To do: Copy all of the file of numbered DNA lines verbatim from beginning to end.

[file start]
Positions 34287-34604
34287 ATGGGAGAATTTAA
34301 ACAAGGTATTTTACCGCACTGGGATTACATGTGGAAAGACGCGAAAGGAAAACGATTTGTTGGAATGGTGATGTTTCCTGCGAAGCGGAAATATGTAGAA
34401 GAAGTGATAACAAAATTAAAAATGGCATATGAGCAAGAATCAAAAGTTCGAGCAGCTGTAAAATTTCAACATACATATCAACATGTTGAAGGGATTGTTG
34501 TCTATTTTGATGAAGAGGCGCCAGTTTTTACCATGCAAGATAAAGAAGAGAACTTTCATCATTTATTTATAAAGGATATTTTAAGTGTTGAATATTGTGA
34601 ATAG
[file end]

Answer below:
Positions 34287-34604
34287 ATGGGAGAATTTAA
34301 ACAAGGTATTTTACCGCACTGGGATTACATGTGGAAAGACGCGAAAGGAAAACGATTTGTTGGAATGGTGATGTTTCCTGCGAAGCGGAAATATGTAGAA
34401 GAAGTGATAACAAAATTAAAAATGGCATATGAGCAAGAATCAAAAGTTCGAGCAGCTGTAAAATTTCAACATACATATCAACATGTTGAAGGGATTGTTG
34501 TCTATTTTGATGAAGAGGCGCCAGTTTTTACCATGCAAGATAAAGAAGAGAACTTTCATCATTTATTTATAAAGGATATTTTAAGTGTTGAATATTGTGA
34601 ATAG